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References in periodicals archive ?
The Minnesota News Council, the nation's granddaddy of press councils, reported that some 90 percent of the complaints it received were resolved without hearings.
Media professionals and news organizations are active in both the Minnesota News Council and the Washington News Council.
"In fact, the paper had disclosed its interest in print," said Gary Gilson, executive director of the Minnesota News Council, in an interview with E&P.
Bob Shaw, founding member of the Minnesota News Council, says that news councils are good for the news media but the media does not particularly like the councils.
Gary Gilson, executive director of the Minnesota News Council, said they exist not to censure newspapers, but to provide a forum for public discussion of news-gathering standards.
The most notable example is the Minnesota News Council. Established in 1971, the council calls itself "a moral force for fairness." Proponents of this approach say it makes news outlets more accountable and in doing so, bolsters public trust in the media.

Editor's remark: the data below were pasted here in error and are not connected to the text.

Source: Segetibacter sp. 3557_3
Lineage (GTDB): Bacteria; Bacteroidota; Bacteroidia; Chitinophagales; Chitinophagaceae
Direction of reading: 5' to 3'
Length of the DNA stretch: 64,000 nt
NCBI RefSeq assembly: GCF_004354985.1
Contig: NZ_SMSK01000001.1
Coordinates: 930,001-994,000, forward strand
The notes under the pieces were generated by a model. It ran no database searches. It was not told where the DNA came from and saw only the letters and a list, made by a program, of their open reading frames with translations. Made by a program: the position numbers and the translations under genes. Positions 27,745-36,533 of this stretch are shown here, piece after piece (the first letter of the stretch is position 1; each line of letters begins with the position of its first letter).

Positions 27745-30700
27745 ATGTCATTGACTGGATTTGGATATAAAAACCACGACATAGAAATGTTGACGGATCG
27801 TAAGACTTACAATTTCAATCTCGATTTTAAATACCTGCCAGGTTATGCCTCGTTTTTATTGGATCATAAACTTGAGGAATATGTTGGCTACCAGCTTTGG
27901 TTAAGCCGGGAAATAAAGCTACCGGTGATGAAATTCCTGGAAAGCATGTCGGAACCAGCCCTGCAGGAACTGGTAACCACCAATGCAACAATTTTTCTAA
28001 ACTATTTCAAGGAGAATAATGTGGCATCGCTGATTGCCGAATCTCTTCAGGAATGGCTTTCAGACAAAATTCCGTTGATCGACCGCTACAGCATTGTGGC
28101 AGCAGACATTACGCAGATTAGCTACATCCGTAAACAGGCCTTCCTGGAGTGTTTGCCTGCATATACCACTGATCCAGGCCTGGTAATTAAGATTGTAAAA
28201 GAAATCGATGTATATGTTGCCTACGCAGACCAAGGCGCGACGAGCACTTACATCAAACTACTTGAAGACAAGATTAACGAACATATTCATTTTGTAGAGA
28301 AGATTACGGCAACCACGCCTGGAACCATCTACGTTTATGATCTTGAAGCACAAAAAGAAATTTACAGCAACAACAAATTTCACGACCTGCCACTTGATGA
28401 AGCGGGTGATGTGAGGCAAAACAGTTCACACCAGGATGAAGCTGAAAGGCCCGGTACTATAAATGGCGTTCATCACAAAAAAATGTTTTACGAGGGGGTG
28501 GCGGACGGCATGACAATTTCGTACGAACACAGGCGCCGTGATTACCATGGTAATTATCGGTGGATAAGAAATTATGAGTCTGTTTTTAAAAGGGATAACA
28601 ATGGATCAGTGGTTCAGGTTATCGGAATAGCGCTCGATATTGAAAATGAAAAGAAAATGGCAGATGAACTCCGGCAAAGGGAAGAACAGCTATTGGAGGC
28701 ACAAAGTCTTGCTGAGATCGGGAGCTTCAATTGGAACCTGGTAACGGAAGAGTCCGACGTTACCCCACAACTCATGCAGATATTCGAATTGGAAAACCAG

Louis Beacon, and Gary Gilson, former head of the Minnesota News Council. Bill Babcock, SIUC ethics professor and editor of the Gateway Journalism Review, moderated.
THE HEAD OF the Minnesota News Council portrayed news councils as an effective means of breaking down the "stone wall" between the media and their audiences, while his opponent in a debate called them "dangerous," an "unelected, quasi-governmental body" and a "threat to some of our most sacred values and basic freedoms,"
He encountered the Minnesota News Council when he served as news director for WCCO-TV.
In a nutshell, the Minnesota News Council, now 25 years old, mediates disputes between the state's media outlets and those individuals or organizations that feel they have been wronged by news coverage.
Even the Minnesota News Council concedes it hasn't figured out how to handle complaints from outside the Twin Cities area.
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